Formula Student questions: More questions!

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Post Mon Sep 22, 2008 1:23 pm

Hi guys. I've just gone into my final year at university to get my honours and I'm doing Formula Student (well, one part of it) as my project. My side of the project consists of Telemetry, sensors, seating, wheels, tyres and general ergonomics. I was wondering if anyone had any links for the telemetry and sensors side of things? I know MOTEC but that's as far as my knowledge goes I'm afraid.

Any other input on my subject matter would be MUCH appreciated. :)
Last edited by Scotracer on Wed Oct 01, 2008 8:47 pm, edited 1 time in total.
Powertrain Cooling Engineer
Scotracer
 
Joined: 22 Apr 2008
Location: Edinburgh, Scotland, UK

Post Mon Sep 22, 2008 4:13 pm

Please, don't laugh, I'm pretty amateurish about this...

I use Bosch software, LapSim and WinDarab, for cars with Motronics injection (BMW only, in my case). LapSim is "universal" (that is, you can use it to simulate anything) but Win Darab is pegged to Motronics.

I also have a very old (bought around 2000) Brembo acquisition card with "ride height" sensors made with cheap measuring lasers, adapted locally, :oops: but I imagine it's discontinued, as I could not find the webpage again.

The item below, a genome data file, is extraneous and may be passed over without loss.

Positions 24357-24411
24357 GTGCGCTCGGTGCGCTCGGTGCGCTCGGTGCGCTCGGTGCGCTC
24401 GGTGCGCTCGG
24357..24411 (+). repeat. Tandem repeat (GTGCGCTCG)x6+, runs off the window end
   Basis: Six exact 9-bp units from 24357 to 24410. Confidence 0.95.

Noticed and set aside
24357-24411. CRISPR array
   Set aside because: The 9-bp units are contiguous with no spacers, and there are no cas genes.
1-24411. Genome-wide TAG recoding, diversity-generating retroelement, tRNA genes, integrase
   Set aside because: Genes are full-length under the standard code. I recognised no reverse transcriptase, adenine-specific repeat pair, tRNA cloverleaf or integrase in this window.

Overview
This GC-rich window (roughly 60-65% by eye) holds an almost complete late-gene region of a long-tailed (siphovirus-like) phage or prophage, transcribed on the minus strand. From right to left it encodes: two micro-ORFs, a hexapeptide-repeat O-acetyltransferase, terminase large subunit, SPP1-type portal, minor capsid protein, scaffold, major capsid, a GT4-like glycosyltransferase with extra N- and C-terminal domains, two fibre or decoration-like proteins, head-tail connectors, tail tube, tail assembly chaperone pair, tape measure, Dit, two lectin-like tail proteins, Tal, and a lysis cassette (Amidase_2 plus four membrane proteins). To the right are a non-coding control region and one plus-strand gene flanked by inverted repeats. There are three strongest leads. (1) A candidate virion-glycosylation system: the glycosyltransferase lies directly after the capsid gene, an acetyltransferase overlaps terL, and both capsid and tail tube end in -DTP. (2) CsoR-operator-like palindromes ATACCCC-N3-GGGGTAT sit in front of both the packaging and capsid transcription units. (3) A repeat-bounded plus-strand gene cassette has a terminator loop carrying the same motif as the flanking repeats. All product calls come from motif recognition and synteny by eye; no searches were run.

For Bosch software, check here: http://www.bosch-motorsport.com/content ... l/3589.htm

The documentation is here: http://www.bosch-motorsport.com/content ... Manual.pdf

And here: http://www.bosch-motorsport.com/content ... mV2007.pdf

I posted in my site a scan of the article about simulations, that appeared in RaceTech magazine, just in case, here:

Accesible simulations
Image

Warning: the data logger by Bosch costs around 2.300 euros, I bought the card from Brembo by U$300... I use it in karts, that explains it all. :)

Second warning: you can stop reading now, this is NOT what you're looking for, but it could help you tangentially.

I've also rigged "locally" a system by Vectra, a really old (founded in the XVIIIth century, I swear) french firm, using a GPS (with 3 meters precission) and a computer to get the track center coordinates, like this:

Image

If you have a GPS you can get more or less accurate coordinates if you use WAAS. Otherwise, you have to pay around 500US to get good precission for a post-processing.

WAAS explanation

The Vectra system is originally developed for road inventory (I helped to install it for a colombian road agency). It's also rigged by me to use a taxicab distance measuring device (I swear I'm not making this up). You can laugh now... :D

Anyway, I'm sure that the guys around here that have specific experience with Formula Student can help you more. I just use all this paraphernalia to play around with the karts at our local track. I've learnt a lot (that's something easy to do, as I don't know a lot).

Something I've found really useful is to deduce the track coordinates from Google Earth pictures. You'll need ArcGis (or some GIS software capable of projecting coordinate systems) and AutoCAD or similar to get them. The results are pretty impressive, as I've explained at my site: